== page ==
Former Open champion Louis Oosthuizen fired a 66 to take a share of the lead among a host of low scores on day one of the Dunhill Links Championship.
The South African was joined by Northern Irishman Michael Hoey and two others, one shot ahead of a group of six players, including Graeme McDowell.
England's Lee Westwood and Scot Colin Montgomerie finished the day four under, with Luke Donald a shot back.
And US Open champion Rory McIlroy was not far off the pace on two under par.
The Dunhill Links Championship is played across three Scottish courses; Kingsbarns, Carnoustie and St Andrews, with a prize of £511,000 for the winner.
Kingsbarns had the lowest scores in the main, with 14 of the top 21 players seeing out their round in Fife.
Those included Oosthuizen, McDowell, Westwood and Montgomerie, as well as Englishman Tom Lewis, Germany's defending champion Martin Kaymer and Irishman Padraig Harrington, who all finished four under.
McDowell was delighted with his form after a difficult time since a sensational 2010 in which he won the US Open and holed the winning putt for Europe in the Ryder Cup.
"At the US PGA Championship [in August] things came to a head," McDowell said. "Myself and my caddie had to have a bit of a heart-to-heart as to what we were doing and what we needed to change.
"I've got more clarity of thought with my game, which excites me. At one point in August I really wasn't looking forward to a busy schedule at the end of the season."
Lewis was also positive looking ahead as he bids to round off a fine year - in which he shot the lowest round by an amateur at the Open with a 65 - by earning his full playing card for next year.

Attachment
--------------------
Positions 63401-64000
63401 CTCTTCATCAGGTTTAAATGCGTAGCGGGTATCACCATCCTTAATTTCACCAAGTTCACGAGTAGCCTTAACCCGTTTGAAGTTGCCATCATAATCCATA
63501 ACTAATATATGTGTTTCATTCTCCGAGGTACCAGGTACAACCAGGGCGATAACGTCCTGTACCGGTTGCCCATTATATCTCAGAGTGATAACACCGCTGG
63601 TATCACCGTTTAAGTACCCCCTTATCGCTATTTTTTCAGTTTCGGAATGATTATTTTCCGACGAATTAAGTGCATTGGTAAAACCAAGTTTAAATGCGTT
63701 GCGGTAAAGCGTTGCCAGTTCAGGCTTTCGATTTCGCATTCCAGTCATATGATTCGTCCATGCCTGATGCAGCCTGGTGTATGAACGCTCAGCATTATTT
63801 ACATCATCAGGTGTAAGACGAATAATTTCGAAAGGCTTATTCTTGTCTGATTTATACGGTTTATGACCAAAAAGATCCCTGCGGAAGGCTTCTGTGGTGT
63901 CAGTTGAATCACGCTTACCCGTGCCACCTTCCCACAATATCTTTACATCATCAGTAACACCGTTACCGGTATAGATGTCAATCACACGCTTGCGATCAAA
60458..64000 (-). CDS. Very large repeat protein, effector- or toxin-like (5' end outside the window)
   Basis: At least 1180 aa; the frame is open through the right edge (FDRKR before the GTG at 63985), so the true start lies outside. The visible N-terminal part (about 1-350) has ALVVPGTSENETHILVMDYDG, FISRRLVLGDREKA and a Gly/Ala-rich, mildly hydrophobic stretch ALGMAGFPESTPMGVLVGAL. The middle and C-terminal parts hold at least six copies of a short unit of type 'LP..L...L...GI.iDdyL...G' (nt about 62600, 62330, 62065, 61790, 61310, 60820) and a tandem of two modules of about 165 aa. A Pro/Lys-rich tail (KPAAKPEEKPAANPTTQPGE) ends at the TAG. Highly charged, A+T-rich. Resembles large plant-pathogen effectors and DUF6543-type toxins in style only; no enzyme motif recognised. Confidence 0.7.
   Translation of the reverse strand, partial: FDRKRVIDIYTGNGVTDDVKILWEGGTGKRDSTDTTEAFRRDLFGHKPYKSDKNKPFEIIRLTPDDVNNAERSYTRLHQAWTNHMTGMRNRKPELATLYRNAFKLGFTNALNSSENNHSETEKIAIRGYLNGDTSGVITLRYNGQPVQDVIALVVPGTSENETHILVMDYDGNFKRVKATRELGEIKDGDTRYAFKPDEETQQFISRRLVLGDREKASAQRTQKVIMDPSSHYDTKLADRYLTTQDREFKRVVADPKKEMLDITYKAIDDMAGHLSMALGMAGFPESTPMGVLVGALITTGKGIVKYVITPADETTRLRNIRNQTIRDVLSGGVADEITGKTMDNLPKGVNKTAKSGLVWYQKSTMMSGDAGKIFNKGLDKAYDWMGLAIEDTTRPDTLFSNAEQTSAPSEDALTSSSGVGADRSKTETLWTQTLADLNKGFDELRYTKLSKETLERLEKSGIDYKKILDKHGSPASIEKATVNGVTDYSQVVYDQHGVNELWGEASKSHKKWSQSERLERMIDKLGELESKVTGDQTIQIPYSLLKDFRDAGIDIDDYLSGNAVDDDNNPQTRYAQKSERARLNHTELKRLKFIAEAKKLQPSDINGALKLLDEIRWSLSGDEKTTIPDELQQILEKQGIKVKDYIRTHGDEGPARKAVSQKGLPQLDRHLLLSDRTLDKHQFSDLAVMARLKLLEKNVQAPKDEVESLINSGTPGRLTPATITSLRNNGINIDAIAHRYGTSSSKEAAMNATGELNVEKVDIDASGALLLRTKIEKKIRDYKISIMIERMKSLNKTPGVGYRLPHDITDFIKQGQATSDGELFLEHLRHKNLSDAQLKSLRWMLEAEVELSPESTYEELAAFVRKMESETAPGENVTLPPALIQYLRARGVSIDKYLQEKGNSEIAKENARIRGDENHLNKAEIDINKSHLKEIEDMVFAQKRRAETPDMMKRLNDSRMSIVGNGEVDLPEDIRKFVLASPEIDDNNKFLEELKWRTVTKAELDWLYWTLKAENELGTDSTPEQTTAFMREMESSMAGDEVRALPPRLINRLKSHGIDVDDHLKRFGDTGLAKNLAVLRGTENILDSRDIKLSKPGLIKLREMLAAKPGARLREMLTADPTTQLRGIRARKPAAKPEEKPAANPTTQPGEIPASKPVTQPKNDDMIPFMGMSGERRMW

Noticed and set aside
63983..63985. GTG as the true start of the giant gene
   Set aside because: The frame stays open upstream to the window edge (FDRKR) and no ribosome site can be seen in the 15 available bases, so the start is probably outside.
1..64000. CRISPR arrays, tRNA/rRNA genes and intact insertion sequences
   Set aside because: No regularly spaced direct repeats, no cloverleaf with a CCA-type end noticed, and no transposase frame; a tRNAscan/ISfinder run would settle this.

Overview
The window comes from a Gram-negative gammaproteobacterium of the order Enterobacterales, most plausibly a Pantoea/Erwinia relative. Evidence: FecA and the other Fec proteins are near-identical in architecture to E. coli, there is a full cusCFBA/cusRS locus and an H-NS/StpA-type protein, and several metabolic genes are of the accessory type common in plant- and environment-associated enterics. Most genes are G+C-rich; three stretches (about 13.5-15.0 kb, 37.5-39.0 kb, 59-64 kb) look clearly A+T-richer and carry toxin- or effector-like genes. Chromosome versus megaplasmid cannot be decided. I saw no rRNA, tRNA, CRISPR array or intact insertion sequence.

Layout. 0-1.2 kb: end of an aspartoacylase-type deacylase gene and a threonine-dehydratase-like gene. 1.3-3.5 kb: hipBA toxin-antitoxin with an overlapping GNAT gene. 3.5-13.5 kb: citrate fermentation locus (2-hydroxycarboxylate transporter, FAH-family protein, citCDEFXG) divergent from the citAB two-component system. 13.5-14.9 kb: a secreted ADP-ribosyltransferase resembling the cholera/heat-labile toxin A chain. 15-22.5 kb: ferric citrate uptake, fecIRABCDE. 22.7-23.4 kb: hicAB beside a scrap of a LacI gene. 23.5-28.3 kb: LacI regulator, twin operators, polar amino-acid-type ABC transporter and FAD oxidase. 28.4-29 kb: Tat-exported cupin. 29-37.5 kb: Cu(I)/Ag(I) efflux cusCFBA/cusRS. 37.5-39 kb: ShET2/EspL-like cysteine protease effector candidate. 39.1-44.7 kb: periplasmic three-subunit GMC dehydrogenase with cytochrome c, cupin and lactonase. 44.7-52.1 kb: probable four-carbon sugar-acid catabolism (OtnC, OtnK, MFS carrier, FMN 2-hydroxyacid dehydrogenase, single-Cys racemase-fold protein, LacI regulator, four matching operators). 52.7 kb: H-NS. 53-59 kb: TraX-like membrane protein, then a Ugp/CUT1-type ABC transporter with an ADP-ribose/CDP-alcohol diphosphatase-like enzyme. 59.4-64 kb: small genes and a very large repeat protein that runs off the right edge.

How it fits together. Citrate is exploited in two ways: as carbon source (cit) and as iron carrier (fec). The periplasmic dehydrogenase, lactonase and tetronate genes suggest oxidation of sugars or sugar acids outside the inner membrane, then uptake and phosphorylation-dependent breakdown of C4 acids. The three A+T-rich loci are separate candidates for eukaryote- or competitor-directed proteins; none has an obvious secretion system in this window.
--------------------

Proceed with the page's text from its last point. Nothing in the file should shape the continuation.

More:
That would allow him to take part in the main events on next year's tour but, to do so, the 20-year-old has six more events this season to earn around £190,000.
Lewis said: "Rory [McIlroy] got his card in three starts and hopefully I can do as well as well.
"I've seen it [events like this] on TV and this is where I want to be."
Donald, too, played out his opening round at Kingsbarns as he aims to become the first player to finish top of both the PGA and European Tour prize money lists.
He leads Rory McIlroy by £1.4m in Europe's rankings but is only £44,000 clear of Webb Simpson in the United States.
Hoey enjoyed the best round of the day at St Andrews with six-under, while Scot Marc Warren fired the lowest round at Carnoustie - a five-under-par 67.
Open champion Darren Clarke endured a tricky day, however, finishing on one over par at Kingsbarns.